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An excerpt from www.HouseOfNames.com archives copyright 2000 - 2016


The tale of the name Elit begins with a family who lived in Liddesdale and Teviotdale where the family has a long and distinguished history dating back to the early Middle Ages. The name is actually derived from the Old English personal name Elwald or Aelfwald, but this name is now all but extinct as a personal name.

Elit Early Origins



The surname Elit was first found in Liddesdale, and Teviotdale. Although originally from Elliott, a village near Forfar, this Clan was persuaded by the Douglases to move south to help defend the border in 1396. There they became one of the most influential clans. Some of the notable personalities were "Archie Fire the Braes," "Hob of the Park," "Little Jock of the Park," "Jock Half Lugs," "Jock A'God's Name," "Gibbe Wi' the Gowden Gartens."

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Elit Spelling Variations


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Elit Spelling Variations



Before the first dictionaries appeared in the last few hundred years, scribes spelled according to sound. spelling variations are common among Scottish names. Elit has been spelled Elliott, Elliot, Eliot, Eliott, Ellegett, Ellegot, Ellecot, Ellacott, Ellacot, Ellgate, Ellett, Ellit and many more.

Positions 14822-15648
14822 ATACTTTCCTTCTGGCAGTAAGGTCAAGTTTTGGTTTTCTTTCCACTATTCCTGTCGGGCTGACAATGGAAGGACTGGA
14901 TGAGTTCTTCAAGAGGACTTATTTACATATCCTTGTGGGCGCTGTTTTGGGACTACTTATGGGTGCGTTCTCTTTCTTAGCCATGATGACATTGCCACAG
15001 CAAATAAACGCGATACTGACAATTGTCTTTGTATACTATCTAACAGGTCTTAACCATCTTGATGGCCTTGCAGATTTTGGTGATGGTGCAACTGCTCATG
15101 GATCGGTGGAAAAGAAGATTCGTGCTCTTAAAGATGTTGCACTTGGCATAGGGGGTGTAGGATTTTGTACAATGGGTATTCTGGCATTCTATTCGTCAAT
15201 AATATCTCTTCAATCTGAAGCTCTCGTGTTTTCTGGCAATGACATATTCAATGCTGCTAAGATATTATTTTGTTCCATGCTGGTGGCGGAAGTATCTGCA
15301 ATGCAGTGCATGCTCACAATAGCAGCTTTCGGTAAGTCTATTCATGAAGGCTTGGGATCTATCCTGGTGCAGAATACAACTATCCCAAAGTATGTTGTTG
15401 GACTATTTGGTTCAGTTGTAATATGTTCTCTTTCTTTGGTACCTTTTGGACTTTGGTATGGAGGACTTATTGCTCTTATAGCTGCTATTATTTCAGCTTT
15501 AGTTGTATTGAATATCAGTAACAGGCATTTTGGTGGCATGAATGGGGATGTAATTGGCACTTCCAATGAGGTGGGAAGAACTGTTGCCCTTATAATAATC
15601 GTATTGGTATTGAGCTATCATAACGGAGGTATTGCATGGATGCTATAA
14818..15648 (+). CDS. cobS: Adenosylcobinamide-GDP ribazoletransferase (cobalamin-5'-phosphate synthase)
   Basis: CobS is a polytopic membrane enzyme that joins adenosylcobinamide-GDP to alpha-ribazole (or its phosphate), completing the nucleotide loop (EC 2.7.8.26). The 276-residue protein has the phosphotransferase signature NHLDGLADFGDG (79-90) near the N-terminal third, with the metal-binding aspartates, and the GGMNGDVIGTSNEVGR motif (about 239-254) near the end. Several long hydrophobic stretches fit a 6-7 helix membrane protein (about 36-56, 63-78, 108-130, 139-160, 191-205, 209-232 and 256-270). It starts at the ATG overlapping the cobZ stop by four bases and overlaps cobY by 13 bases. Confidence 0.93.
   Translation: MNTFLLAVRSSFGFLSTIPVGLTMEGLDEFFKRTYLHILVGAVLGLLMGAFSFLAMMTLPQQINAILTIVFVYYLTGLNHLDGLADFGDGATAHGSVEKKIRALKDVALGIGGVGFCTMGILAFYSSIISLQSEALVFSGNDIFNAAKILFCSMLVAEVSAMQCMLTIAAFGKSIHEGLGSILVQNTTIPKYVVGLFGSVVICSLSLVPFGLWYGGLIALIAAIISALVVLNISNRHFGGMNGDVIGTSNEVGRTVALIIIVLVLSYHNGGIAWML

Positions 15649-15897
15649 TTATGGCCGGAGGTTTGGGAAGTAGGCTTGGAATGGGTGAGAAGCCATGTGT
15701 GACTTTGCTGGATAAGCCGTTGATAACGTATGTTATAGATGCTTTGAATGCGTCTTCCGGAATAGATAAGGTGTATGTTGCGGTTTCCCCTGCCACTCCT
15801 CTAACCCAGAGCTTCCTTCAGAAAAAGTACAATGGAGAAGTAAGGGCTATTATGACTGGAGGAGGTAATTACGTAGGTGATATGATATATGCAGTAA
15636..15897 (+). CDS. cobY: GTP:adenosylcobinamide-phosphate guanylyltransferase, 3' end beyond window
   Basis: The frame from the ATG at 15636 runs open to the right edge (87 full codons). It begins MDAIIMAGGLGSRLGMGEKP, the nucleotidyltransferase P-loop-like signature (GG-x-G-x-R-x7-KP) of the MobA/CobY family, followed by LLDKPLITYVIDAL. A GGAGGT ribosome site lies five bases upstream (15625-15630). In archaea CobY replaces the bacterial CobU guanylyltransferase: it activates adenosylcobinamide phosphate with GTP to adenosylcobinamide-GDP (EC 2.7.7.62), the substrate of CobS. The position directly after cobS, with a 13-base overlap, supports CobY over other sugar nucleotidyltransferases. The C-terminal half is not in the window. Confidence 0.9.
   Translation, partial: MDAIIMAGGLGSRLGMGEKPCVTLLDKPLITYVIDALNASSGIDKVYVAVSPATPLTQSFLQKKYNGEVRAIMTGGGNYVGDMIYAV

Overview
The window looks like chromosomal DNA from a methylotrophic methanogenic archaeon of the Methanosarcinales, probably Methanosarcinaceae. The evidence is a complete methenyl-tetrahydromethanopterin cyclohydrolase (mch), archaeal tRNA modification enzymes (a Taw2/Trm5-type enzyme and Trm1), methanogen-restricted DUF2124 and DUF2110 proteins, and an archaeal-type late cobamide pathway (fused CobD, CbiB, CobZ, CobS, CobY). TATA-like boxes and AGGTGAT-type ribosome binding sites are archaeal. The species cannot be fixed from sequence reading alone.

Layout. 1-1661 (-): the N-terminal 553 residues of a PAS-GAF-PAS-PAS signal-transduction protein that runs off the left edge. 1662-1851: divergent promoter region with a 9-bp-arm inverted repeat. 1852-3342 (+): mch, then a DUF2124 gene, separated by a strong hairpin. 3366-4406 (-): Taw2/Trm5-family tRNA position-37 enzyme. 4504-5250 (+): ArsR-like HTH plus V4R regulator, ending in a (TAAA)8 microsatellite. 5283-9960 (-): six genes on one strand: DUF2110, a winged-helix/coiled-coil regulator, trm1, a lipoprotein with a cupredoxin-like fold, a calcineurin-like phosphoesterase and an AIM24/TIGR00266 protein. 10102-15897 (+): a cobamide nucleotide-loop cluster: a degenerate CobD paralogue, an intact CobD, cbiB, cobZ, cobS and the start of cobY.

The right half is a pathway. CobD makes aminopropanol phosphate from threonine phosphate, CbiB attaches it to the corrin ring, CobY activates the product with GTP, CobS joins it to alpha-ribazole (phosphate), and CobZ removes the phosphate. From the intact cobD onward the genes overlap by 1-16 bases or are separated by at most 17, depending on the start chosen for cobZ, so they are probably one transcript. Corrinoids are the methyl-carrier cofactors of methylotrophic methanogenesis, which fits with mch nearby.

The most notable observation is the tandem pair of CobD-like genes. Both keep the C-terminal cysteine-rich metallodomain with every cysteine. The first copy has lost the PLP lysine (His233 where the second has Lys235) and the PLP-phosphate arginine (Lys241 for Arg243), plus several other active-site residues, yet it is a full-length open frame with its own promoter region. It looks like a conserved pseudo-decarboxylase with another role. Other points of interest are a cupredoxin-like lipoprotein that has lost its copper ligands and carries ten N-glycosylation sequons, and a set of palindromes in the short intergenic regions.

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Elit Early History


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Elit Early History



This web page shows only a small excerpt of our Elit research. Another 281 words (20 lines of text) covering the years 1499, 1546, 1898, 1592, 1632, 1636, 1668, 1604, 1690, 1612, 1685, 1640, 1665, 1714, 1700, 1670, 1797 and are included under the topic Early Elit History in all our PDF Extended History products and printed products wherever possible.

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Elit Early Notables (pre 1700)


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Elit Early Notables (pre 1700)



Notable amongst the Clan at this time was Sir John Eliot (1592-1632), an English statesman who was serially imprisoned in the Tower of London by King Charles I for advocating the rights and privileges of Parliament; George Elliott ( ca. 1636-1668), English surgeon to the Earl of Teviot's Regiment; John Eliot (c...

Another 76 words (5 lines of text) are included under the topic Early Elit Notables in all our PDF Extended History products and printed products wherever possible.

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Elit In Ireland


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Elit In Ireland



Some of the Elit family moved to Ireland, but this topic is not covered in this excerpt. Another 149 words (11 lines of text) about their life in Ireland is included in all our PDF Extended History products and printed products wherever possible.

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The Great Migration


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The Great Migration